Find out about Tree Preservation Orders (TPOs) and trees in conservation areas.
The law protects certain trees and groups of trees. It is an offence to carry out work to trees that are covered by a Tree Preservation Order (TPO) or that are in a conservation area, without telling us.
Advice for private tree owners
- Before you do any work on a tree, you should always contact us to find out if the tree is protected by a Tree Preservation Order, planning constraints, or if it is in a conservation area
- You should always use a professional tree surgeon, who will be covered by public liability insurance
- Never employ house callers or leaflet droppers claiming to be professional tree surgeons
- Reputable tree surgeons will always have some proof of their professional identification and qualifications. Always ask to see it
- You will find a directory of reputable tree surgeons on the Arboricultural Association's website. You can also contact us for further advice
Tree Preservation Orders
Tree Preservation Orders help councils to protect important trees and to have some control over their management. Our policy is normally to protect trees that are under threat. We will also consider protecting trees that are useful or desirable where the threat is less obvious.
To find out if a tree is covered by a Tree Preservation Order, please contact our conservation administrator using the contact details on this page.
Alternatively, if you already have the TPO reference and would like to view a copy of the TPO document and map, please see our Tree Preservation Orders in Rushmoor page.
You must not cut down, uproot, top, lop, wilfully damage or wilfully destroy a tree covered by a TPO without our consent. The maximum penalty for carrying out work to TPO trees without consent is £20,000.
If you want to carry out appropriate work to TPO protected trees, you must make a planning application. You can apply for permission through our Apply for planning permission page, which will take you to the forms you need. If we grant consent, it will usually carry a time limit and a condition that the work follows best practice as set out in BS 3998 tree work.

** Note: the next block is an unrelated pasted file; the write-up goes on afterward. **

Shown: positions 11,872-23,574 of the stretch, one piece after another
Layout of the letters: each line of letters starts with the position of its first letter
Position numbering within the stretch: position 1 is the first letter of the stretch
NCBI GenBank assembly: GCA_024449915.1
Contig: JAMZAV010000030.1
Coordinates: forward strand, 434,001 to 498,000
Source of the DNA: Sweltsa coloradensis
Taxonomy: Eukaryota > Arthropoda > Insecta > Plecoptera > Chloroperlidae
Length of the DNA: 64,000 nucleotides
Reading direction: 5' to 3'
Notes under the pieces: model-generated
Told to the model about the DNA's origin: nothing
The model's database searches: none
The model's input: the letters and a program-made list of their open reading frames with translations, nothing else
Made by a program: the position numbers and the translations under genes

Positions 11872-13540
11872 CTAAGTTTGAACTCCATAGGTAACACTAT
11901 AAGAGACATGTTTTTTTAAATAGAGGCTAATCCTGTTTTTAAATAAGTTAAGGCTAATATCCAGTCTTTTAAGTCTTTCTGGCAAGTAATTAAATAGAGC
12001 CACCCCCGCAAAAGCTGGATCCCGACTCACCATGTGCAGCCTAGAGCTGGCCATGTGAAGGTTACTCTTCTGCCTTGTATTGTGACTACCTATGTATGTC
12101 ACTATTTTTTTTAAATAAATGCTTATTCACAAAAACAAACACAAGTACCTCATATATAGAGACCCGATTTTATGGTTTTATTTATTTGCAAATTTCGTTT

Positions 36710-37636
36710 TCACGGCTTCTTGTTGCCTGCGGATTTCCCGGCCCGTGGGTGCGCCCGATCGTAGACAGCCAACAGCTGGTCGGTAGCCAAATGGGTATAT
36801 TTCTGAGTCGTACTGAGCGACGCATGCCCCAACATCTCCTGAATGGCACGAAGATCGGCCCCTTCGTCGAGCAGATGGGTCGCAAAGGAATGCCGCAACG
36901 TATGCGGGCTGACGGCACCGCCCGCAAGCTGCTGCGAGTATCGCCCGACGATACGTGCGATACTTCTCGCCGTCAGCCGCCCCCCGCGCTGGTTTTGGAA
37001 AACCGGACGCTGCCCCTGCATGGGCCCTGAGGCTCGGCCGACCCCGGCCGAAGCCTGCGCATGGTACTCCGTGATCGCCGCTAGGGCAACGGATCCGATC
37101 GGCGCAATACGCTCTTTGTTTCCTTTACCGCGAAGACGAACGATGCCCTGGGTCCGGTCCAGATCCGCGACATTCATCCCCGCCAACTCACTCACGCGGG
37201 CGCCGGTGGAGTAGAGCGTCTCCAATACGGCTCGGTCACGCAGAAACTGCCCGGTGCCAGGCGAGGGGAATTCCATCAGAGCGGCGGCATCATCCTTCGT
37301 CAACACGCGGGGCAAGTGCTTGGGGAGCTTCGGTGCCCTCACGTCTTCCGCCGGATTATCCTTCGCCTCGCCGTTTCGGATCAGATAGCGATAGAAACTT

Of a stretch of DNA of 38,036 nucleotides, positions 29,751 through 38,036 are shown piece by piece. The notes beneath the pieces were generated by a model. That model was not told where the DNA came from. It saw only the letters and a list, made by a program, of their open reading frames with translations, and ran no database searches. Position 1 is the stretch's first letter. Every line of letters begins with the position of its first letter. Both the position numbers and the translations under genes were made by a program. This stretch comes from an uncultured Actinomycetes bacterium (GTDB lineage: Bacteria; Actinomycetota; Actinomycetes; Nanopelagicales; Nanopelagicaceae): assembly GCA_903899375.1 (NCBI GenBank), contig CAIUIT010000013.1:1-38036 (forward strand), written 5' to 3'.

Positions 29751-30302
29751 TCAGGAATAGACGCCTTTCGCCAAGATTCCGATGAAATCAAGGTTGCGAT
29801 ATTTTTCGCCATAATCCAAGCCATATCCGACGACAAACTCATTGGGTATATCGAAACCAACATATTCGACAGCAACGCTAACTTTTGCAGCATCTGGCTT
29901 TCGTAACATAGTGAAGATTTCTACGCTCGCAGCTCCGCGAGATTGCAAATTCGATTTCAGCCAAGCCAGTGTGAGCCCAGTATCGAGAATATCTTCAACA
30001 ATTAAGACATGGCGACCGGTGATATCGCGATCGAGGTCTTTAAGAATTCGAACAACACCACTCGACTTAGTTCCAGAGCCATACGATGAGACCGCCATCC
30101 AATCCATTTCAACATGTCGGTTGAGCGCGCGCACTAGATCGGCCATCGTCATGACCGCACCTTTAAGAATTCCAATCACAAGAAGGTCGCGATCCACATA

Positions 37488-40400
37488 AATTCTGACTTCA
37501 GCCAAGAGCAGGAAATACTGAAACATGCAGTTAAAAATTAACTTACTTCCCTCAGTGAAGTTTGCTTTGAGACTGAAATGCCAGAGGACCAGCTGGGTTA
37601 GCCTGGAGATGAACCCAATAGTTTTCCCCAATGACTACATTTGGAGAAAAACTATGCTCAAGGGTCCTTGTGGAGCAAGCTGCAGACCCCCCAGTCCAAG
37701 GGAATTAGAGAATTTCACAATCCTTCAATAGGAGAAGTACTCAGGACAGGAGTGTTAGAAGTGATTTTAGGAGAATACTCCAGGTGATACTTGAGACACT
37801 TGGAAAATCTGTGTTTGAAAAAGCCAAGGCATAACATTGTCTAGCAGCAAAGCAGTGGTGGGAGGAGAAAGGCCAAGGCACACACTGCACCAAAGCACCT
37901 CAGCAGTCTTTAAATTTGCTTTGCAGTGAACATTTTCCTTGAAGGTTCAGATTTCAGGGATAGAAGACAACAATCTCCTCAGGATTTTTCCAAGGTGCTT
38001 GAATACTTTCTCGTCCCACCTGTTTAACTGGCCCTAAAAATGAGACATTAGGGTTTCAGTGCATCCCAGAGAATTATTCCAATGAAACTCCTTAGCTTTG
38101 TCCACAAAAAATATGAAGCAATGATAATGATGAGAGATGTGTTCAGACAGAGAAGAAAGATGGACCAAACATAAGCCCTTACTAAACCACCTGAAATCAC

Before you make a planning application, we would encourage you to get in touch with us to talk through what you want to do and what's possible.
You can see a list of applications for work on trees covered by TPOs in our TPO register last updated 30 November 2013 [772kb].
Trees exempt from TPOs
The following are exempt from TPO protection:
- Trees that are dead or dangerous and fruit trees grown to produce fruit commercially
- The removal of dead of fractured tree limbs
- Work to comply with the Highways Act
Ask us about any other exemptions.
Information on the law and best practice
You can find out more about the law and best practice on Tree Preservation Orders from the Department for Communities and Local Government website.
Trees in conservation areas
All trees in conservation areas that have a stem diameter of more than 75mm are subject to statutory protection.
If you want to cut down or carry out work to a tree in a conservation area, you must notify us, giving us at least six weeks' notice. This is to allow us time to consider whether we need to protect the tree further with a Tree Preservation Order.
The easiest way to make sure we have all of the information we need to consider your proposal is to apply through our Apply for planning permission page. As with TPOs, there are exemptions to this. The offences and penalties for carrying out unauthorised work are also similar to those covering TPO protected trees.
Before you notify us that you would like to carry out work to a tree in a conservation area, we would encourage you to get in touch with us to talk through what you want to do and what's possible.
Our tree enforcement policy
We have adopted a Tree enforcement policy [95kb] to explain how we will take enforcement action against unauthorised works to protected trees.